EDS settles contract dispute with U.K.'s NHS

The 10-year, $164M pact with EDS was terminated March 1

The U.K. National Health Service and Electronic Data Systems Corp. have reached a settlement after the NHS pulled out of a deal for the Plano, Texas-based company to supply a secure e-mail and directory system.

Both sides said this week that an amicable settlement had been reached but that the terms of the deal are commercially confidential. According to local media reports, EDS will receive a settlement payment of $16.45 million to be paid mostly by U.K. taxpayers. Cable & Wireless PLC, the London-based company retendered in July to manage the NHS e-mail and directory system, will also pay an undisclosed sum to EDS for assets needed to take over the contract.

The NHS National Program for IT terminated the original 10-year, $164 million contract with EDS on March 1, citing unacceptable delays and other concerns related to the project, such as poor uptake by NHS staff. EDS had threatened to sue the NHS for $18 million for breach of contract.

EDS was awarded the contract in September 2002, just before the appointment of Richard Granger to the post of director general of NHS IT, to provide the IT infrastructure and service support, as well as 24-hour telephone and online support, to all 1.2 million NHS staffers. At the time, the NHS, a government-run organization providing health care to all U.K. residents and the largest employer in Europe, had about 7,000 different e-mail services in operation.

"Since termination EDS has continued to provide [its e-mail service] and the NHS National Program for IT wishes EDS to continue to do so until handover to Cable & Wireless," a spokesman for the NHS said in an e-mail response to questions yesterday. "As part of this settlement, arrangements for continuity of service and handing over the service to Cable & Wireless have been agreed so there will be no interruption of service to the NHS."

That existing service is built around Sun Microsystems Inc.'s Sun Open Net Environment messaging platform with a Web-based front end, while IBM's Directory Integrator product provides integration with other NHS directory services.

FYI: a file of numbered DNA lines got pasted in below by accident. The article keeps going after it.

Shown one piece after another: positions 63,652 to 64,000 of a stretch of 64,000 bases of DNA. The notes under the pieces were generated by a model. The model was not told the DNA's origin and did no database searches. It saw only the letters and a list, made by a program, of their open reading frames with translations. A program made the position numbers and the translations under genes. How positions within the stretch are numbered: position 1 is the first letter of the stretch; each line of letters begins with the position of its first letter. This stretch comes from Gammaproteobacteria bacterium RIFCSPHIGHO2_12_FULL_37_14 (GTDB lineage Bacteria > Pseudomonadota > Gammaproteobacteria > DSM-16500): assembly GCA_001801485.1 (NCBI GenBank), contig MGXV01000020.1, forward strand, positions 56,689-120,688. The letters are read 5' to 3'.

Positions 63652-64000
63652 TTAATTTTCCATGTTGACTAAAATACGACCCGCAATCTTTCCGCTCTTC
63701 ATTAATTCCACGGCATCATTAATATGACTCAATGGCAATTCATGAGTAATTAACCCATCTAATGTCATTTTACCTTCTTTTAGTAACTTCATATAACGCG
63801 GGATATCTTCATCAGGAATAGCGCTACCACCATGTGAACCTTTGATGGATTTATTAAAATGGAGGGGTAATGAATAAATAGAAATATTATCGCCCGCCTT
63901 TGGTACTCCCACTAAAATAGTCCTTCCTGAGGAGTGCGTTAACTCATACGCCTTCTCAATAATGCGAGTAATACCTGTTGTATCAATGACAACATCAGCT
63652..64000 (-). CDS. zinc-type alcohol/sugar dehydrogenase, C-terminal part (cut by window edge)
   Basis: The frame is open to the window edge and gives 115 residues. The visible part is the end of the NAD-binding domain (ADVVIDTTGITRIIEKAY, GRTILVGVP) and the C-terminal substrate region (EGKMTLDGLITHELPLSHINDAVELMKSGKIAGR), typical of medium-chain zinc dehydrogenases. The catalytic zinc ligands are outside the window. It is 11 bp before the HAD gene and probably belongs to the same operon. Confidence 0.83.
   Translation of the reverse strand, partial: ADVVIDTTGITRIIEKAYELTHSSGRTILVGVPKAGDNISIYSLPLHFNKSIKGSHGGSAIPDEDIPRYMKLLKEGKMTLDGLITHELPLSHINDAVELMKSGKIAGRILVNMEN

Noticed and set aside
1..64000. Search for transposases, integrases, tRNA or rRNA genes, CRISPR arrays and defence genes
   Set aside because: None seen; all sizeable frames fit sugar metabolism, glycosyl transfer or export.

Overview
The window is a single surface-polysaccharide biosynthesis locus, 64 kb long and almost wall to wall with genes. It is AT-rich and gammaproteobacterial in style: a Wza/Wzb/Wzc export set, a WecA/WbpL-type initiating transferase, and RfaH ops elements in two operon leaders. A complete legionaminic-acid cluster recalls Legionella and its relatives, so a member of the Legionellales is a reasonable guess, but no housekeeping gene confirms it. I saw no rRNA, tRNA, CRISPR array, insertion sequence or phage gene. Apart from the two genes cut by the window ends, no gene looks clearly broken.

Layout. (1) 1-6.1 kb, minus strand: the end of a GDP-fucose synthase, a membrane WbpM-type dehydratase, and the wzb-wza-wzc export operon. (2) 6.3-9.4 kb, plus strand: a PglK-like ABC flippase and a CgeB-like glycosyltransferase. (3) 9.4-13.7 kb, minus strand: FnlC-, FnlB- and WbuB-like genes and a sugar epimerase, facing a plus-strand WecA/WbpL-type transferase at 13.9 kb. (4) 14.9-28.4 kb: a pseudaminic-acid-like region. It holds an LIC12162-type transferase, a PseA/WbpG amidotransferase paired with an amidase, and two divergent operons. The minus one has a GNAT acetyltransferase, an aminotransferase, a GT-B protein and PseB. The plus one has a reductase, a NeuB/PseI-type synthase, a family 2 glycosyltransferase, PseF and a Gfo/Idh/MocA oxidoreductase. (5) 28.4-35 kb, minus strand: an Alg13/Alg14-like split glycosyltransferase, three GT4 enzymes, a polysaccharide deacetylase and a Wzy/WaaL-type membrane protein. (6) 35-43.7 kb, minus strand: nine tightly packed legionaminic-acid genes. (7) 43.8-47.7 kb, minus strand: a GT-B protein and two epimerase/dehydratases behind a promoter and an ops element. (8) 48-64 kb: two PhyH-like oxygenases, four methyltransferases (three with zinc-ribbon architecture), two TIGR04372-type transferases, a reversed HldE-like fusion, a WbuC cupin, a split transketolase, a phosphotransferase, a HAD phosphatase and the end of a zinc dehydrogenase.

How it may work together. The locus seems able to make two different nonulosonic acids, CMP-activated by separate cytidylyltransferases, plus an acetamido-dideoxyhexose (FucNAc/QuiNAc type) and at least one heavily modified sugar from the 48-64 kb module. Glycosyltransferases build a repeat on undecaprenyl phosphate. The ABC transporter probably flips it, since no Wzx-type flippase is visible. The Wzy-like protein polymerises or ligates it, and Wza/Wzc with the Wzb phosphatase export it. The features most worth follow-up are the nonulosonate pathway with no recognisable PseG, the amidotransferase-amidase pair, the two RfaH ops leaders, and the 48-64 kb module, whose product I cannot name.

The new contract with C&W spans nine years and is valued at $53.6 million, based on the number of users the company will initially support. Under the first phase of its contract, scheduled to begin in September, C&W is due to roll out the system to 65,000 users, including the 25,000 who are currently using the EDS system. When C&W secured the contract in July, a spokesman said that it expected the e-mail service to become fully operational in the fourth quarter of this year, and once the system is available to the entire NHS workforce, the contract will be valued at between $91.5 million to about $165 million.

EDS has recently faced a number of contractual setbacks in the U.K. On Tuesday, London-based British Sky Broadcasting Group PLC (BSkyB), the U.K.'s largest digital TV service provider, announced that it filed a legal claim against EDS for "deceit, negligent misrepresentation and breach of contract" in relation to its contract to provide a CRM system for BSkyB's call centers.

EDS denied the charges and said that it, not Sky, ended the deal in December 2002.

In December of last year, EDS lost its outsourcing contract with the U.K.'s tax authority, the Inland Revenue, which it had held with Accenture Ltd. since 1994, after very public problems with the launch of the government's tax credit plan. Instead, the Inland Revenue awarded the 10-year, $5.4 billion IT outsourcing deal to Cap Gemini Ernst & Young and Fujitsu Ltd., saying at the time that the new deal offered better value for the money.

EDS also lost out on other NHS contracts, including a contract awarded last year to BT Group PLC to design and install a patient-record system.

Scarlet Pruitt of the IDG News Service in London contributed to this report.

Copyright © 2004 IDG Communications, Inc.

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